“There’s no use asking. He’s too busy to meet with me.”

“He’s just a bean counter. What does he know?”

“Someone like her would never go out with a guy like me.”

“She’s too introverted to be a good leader.”

“He hasn’t responded. I guess he’s upset with me.”

Grand Canyon National ParkBeliefs about the world Sometimes the beliefs that keep us stuck are global. I saw this recently when I was talking to one of my friends in the book publishing industry.

I asked him how it was going. “It’s tough,” he admitted. “With the economic downturn, stores are continuing to close and book sales are down.” I don’t doubt things are tough for him. However, I do question whether the economy is as bad as he thinks. He may be suffering from selection bias.

Because I speak for organizations in a variety of industries, I see different perspectives on the economy. For some, the economy is booming. For others, we’re still in the Great Recession.

Here are examples of limiting beliefs we might have about the world:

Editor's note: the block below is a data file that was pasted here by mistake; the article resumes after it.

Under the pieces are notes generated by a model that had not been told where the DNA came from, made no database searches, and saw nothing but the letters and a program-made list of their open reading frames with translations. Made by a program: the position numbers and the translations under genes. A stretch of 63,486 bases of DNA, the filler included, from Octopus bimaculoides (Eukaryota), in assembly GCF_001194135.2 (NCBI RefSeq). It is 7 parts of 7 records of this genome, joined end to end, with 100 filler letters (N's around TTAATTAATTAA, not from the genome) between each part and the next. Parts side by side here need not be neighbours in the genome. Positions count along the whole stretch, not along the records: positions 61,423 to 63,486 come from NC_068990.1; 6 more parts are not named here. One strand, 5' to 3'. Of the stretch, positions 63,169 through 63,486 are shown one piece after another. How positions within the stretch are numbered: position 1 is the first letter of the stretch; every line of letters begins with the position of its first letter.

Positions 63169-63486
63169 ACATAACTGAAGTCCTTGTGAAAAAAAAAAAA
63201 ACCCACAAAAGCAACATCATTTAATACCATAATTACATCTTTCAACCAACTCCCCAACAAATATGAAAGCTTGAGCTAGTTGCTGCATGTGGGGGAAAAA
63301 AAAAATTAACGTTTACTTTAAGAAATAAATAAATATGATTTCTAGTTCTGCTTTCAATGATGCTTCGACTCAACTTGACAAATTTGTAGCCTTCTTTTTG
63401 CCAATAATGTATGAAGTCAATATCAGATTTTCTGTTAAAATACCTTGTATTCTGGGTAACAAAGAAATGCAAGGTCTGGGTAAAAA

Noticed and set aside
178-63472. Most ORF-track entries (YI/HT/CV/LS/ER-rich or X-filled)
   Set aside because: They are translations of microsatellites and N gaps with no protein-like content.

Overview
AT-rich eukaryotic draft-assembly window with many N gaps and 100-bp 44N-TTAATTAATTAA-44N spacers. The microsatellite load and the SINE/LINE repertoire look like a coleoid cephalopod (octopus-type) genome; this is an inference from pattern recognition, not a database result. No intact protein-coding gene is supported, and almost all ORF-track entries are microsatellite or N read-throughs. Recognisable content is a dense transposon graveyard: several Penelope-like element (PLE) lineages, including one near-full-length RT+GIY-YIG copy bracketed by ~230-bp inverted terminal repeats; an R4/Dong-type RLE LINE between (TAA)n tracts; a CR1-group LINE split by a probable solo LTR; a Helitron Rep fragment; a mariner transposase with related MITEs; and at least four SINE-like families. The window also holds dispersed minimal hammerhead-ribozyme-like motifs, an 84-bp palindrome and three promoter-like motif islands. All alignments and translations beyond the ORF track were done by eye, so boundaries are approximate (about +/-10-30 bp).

“You know how women are. They are so emotional.”

“Everyone knows politicians will say anything to get elected.”

“I don’t trust management. They’re always trying to screw us.”

“Rich people don’t care about anyone but themselves.”

“You can’t be successful without compromising your integrity.”

Beliefs are not the culprit. They can be a good thing when they are rooted in reality. But we have to learn to distinguish between reality and excuses. For example, I used to think of myself as an introvert. It was the reason I didn’t mingle with people at parties or even introduce myself to audience members before I spoke in public. But it suddenly dawned on me one day that this was a limiting belief. It was keeping me from having the impact I really wanted. It wasn’t the way things were; it was an excuse that was keeping me from growing.

So I changed my belief. I decided that introversion was more of a preference rather than something innate. I could chose which behavior to exhibit (introversion or extroversion) based on what I wanted to achieve.

If you find yourself stuck in some area, ask yourself, “What beliefs do I have about this that are limiting my ability to move forward? Is this really true? Is there something else I need to believe that is more rooted in reality?”